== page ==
Human sperm morphology assessment since 2010: experience of an Australian external quality assurance programme

Published:November 11, 2021DOI:


      Research question

      Which classification criteria of sperm normality were used after the publication of the World Health Organization (WHO) 5th Edition manual (WHO5), and how did the laboratories perform?


      Semen samples were sent to enrolled laboratories over a 10-year period for the determination of the proportion of spermatozoa with normal morphology. The coefficient of variation was used to indicate the level of precision between laboratories.


      Before the publication of WHO5, at least six different classification criteria were in use. After 2010, WHO5 was quickly adopted, with 50% of laboratories using WHO5 criteria after the first 2 years, increasing to 94% after 10 years. Reported normal forms by WHO3 and WHO4 users remained consistent; however, the morphology results for each distribution declined significantly over time for WHO5 users (P < 0.001), suggesting laboratories were becoming stricter in their identification of normal spermatozoa. The precision of WHO5 users improved over time as shown by a steady decline in the coefficients of variation.


      The introduction of WHO5 resulted in the effective adoption of its morphology classification system, with laboratories showing improved between-laboratory variation over time; however, the identification of normal forms by WHO5 users over time was inconsistent, as laboratories became stricter. Given the reduction in reported normal forms by WHO5 users, it seems that increased training of laboratory personnel or the consideration of validated objective automated analysers in the assessment of sperm morphology would seem warranted.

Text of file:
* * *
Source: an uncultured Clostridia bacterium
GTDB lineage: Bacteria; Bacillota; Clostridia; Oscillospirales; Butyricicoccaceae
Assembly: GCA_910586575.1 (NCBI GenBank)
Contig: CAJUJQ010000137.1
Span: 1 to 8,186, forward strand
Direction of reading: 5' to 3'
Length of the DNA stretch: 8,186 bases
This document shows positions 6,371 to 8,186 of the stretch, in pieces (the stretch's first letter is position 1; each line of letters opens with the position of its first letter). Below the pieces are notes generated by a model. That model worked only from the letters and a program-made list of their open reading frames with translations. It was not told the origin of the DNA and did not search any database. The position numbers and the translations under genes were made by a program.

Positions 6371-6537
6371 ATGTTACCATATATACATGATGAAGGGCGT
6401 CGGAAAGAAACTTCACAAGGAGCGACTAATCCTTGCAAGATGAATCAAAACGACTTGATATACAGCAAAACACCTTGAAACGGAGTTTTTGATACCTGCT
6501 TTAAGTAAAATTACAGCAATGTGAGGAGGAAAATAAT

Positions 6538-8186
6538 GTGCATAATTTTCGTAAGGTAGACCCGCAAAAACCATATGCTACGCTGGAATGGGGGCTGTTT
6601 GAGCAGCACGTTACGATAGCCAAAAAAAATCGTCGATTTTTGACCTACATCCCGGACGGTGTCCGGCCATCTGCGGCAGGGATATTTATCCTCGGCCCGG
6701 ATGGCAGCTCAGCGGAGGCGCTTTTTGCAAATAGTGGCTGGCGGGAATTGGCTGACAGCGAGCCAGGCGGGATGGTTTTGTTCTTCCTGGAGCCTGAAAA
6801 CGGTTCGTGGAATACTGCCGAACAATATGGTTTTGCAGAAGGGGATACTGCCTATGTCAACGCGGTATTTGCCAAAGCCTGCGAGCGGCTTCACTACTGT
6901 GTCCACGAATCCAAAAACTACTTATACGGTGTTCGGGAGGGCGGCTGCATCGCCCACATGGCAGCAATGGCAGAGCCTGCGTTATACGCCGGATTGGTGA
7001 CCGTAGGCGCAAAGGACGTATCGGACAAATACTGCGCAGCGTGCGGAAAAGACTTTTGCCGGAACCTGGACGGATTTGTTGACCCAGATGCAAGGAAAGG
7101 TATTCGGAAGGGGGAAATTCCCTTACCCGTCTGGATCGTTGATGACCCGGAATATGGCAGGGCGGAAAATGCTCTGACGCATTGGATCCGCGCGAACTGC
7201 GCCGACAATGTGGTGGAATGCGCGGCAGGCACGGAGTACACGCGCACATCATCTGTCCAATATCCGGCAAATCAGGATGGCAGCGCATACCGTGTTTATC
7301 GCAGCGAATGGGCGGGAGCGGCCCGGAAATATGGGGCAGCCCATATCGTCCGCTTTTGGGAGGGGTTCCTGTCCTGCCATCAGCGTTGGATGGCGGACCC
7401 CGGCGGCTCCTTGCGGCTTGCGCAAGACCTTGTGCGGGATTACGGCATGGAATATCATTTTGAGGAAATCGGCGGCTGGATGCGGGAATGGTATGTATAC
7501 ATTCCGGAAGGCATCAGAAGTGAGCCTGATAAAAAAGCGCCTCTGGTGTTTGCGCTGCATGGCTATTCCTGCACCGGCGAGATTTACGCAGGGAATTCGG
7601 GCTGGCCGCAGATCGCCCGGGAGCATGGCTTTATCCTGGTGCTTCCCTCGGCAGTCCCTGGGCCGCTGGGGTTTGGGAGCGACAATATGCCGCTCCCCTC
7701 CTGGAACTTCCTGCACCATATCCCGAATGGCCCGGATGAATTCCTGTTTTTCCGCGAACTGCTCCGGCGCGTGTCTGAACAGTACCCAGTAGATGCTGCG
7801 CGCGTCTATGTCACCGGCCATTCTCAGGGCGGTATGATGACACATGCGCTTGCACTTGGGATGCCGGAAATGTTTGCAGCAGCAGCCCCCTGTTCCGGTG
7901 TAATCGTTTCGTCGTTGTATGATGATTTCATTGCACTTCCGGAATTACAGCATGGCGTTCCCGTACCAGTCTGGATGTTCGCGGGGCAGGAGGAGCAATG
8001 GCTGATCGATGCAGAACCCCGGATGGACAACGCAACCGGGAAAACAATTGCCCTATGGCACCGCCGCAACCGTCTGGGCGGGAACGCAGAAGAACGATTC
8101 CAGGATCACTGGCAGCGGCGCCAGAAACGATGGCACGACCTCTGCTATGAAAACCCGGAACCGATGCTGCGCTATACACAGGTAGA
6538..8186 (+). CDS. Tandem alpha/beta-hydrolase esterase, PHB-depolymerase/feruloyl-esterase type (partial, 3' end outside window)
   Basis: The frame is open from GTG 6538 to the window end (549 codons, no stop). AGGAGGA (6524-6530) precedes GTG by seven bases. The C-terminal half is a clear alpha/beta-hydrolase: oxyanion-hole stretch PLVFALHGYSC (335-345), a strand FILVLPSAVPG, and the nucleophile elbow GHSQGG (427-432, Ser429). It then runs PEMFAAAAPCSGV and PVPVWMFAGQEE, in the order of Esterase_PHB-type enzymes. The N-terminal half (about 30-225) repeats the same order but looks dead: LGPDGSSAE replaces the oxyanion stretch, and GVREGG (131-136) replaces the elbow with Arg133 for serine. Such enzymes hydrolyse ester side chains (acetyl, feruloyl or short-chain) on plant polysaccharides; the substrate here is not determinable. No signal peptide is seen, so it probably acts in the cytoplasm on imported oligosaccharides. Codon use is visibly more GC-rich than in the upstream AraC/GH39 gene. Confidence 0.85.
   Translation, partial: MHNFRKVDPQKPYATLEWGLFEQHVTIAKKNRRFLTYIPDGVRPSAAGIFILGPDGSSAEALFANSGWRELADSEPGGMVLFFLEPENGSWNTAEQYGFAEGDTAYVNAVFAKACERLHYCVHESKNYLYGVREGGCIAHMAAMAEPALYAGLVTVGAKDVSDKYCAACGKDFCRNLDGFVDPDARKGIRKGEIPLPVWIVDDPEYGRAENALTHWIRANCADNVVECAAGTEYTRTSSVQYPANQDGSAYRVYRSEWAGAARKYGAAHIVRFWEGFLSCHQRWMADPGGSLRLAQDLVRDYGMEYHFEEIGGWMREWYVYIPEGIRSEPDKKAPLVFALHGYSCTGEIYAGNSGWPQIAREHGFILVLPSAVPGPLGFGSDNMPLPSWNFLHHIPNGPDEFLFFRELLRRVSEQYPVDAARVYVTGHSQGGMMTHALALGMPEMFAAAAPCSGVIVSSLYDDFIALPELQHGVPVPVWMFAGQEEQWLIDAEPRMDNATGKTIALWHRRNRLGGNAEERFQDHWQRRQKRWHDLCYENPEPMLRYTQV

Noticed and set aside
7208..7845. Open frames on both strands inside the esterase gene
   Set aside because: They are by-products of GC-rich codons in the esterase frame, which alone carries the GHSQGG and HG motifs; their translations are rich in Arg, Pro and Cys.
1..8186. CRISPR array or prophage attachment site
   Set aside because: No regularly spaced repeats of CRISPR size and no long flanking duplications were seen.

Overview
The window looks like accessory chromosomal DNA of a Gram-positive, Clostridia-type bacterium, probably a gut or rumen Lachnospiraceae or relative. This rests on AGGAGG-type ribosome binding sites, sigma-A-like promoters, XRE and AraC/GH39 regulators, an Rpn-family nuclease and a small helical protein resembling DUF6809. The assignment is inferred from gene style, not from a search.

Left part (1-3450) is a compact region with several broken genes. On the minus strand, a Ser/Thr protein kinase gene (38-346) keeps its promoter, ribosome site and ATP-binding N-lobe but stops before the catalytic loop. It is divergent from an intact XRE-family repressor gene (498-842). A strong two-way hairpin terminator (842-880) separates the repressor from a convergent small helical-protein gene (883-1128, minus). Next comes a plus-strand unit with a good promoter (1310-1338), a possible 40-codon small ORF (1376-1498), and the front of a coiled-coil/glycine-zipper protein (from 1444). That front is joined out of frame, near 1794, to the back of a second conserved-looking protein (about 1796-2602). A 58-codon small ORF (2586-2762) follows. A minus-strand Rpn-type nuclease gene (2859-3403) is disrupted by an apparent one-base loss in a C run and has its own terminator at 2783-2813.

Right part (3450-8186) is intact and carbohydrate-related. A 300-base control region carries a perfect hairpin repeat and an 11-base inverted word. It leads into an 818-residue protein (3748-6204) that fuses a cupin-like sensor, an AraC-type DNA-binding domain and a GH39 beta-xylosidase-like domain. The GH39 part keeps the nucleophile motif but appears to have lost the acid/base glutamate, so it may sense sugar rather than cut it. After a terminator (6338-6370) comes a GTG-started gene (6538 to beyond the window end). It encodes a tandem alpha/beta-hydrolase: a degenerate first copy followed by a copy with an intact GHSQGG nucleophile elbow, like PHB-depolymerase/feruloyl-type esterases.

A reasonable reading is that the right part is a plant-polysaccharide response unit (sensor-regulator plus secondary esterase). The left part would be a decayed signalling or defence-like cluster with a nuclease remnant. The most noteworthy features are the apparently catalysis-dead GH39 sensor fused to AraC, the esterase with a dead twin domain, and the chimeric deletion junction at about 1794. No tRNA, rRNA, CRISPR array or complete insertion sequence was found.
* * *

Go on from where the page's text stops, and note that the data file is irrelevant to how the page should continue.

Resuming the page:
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      Dr Matson was the founding Chair of the Association of Clinical Embryologists. He has been associated with EQA programmes in both the UK and Australia, is a Fellow of the Royal College of Pathologists and has been awarded life membership of the Fertility Society of Australia and New Zealand.
      Key message
      The 5th World Health Organization (WHO) manual (WHO5) was adopted by 50% of laboratories within the first 2 years, increasing to 94% after 10 years. Despite improved precision, the normal forms per sample showed sustained reduction (r = –0.7806, P < 0.00001), and increased efforts are required to train staff or develop reliable automated analysers.